The Deaf Through Hearing Eyes | Teen Ink

The Deaf Through Hearing Eyes

August 31, 2010
By Katie_Grey DIAMOND, Leipsic, Ohio
Katie_Grey DIAMOND, Leipsic, Ohio
58 articles 10 photos 46 comments

Favorite Quote:
Difficult is not impossible - Relient K, "Hope for Every Fallen Man"

If all I had was love, would I still be lovely?
If all I gave was love, would you give up on me?
-House of Heroes, "Love is for the Middle Class"

Since the beginning of time, mankind has strived toward building a sense of community. By nature we emphasize being a functioning part of that community, at times we may feel our community is weak, strong, or troubled-but what does it take to build a true, strong community? What does being a part of a community really mean? The dictionary definition of community is a body of persons or nations having a common history or common social, economic, and political interests or a unified body. However, this textbook definition seems lacking when looking at the Deaf community.
The Deaf community can be described in many ways, as well as through many perspectives. I, myself, am not a part of the Deaf community so I look at it as an outsider. I see the Deaf community as strong, unified, empowered and outspoken, though not without its obstacles, as seen in the documentary, “Through Deaf Eyes” when segregation of the races penetrated the culture. Personally, I have seen the sense of strength in the community when, last year, I visited OSD (Ohio School for the Deaf). While there I saw how close the students are in the way they talked with each other, joked with each other and so on. One thing I noticed about the community at OSD that I felt especially inclined toward was the lack of the “cliques” of an average high school. They did not discriminate each other by way of appearance or personality. In my own opinion, we could all stand to learn a thing or two from the Deaf community. The Deaf are very strong in culture; does this mean they are ethnic?
I don’t believe that the Deaf community can be classified as an ethnic community. In fact, understanding the concept of ethnic is completely out of my grasp. To say one is ethnic in America is to say they are different in such a way as to be excluded. Why is that, I ask? Can we not have open arms and accept all? Is our sense of pride so great that we cannot learn to adapt our culture to others as well? If we did that, no community would ever be ethnic because we would all share the same foods, ideas, so on. Though as individuals we may hold separate beliefs, we would know of their beliefs without judgment. When it comes to the Deaf community, to see them as ethnic is simply a state of perspective. We see them as ethnic for the same reason we see any community as ethnic, because we choose to. I believe the Deaf community is rich in knowledge and culture as any “ethnic” community is, and to exclude them or any other community is an act of insolence, as well as ignorance, on our part.
The Deaf community began as any community would. Deaf children were not understood by hearing parents and they did not quite know what to do. For the longest time it was thought the deaf could not communicate, let alone think for themselves. When the first school for the deaf was established in 1817, things began to change. The deaf were seen as able to learn yet they were still majorly underestimated. Then boarding schools began to open and parents dropped their children off without a word of explanation. Slowly the deaf throughout America found one another and discovered the unity of a community, and that’s when the culture flourished. The formation of this cultural community suggests a world of ideas about deaf people’s abilities, desires and interest. First and foremost, a deaf person is still a person. Human thoughts, feelings, ideas, and all; to treat them otherwise is insanity. A deaf person still wants to be involved, socialize and use his or her own special ability to make his or her place in this world. The implication made to the rest of the world by the development of the Deaf community is simply that a deaf person is none other than human. The Deaf community being formed showed all of us hearing people that deaf people desire understanding, that they wish to socialize with those who have a common interest, and that their abilities have great potential just like anyone else. With this very potential the Deaf community grew stronger and stronger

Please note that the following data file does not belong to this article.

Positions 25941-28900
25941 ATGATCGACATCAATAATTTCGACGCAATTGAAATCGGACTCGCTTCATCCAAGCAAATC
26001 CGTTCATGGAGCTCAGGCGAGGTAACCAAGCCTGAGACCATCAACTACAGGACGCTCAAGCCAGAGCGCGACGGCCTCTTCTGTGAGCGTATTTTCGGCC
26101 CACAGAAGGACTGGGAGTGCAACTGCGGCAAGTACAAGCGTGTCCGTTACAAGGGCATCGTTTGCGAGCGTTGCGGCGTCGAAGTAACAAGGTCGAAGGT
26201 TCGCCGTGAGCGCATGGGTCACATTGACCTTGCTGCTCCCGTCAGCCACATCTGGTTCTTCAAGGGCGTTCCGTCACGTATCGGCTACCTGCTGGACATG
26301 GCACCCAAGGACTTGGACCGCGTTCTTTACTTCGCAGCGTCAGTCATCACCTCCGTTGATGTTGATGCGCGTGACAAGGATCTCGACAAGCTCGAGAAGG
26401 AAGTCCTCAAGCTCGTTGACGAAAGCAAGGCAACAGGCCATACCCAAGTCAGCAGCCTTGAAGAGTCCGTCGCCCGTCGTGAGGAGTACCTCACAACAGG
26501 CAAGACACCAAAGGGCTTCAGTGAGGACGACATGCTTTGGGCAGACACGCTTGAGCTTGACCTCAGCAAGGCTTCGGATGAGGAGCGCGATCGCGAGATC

However strong the Deaf community may be, challenges do exist within-as with any other community. One major challenge would be the rift between the deaf and the hearing. As with the example of “DPN” at Gallaudet University, the Deaf are frequently discriminated by the hearing. Continuously they are misunderstood and this creates seemingly preventable obstacles. The deaf find it hard to get jobs as actors, or even jobs in general. Also, as stated earlier, the division between the races seemed to tear a rift in the community. Even schools for the deaf were segregated for quite some time.
Yes, the Deaf community had its challenges. Yet it showed us how different a community it really is through those very struggles. The Deaf community stood out, because though it took some time to climb over its mountains, it did it with strength and dignity. The Deaf community may have tripped up but it was not so full of pride that it failed to recognize its mistakes, as often the “mainstream” community does. Of course, the Deaf community is similar to any other community considering the fact that it is made up of people with similar interest and a common situation those persons can identify with.
I believe that the Deaf community is filled with vigor and zealous, yet is friendly and accepting. When I look at the Deaf community I see an empowerment that I as an individual wish to strive for and I must admit, at times I even wish I were Deaf.

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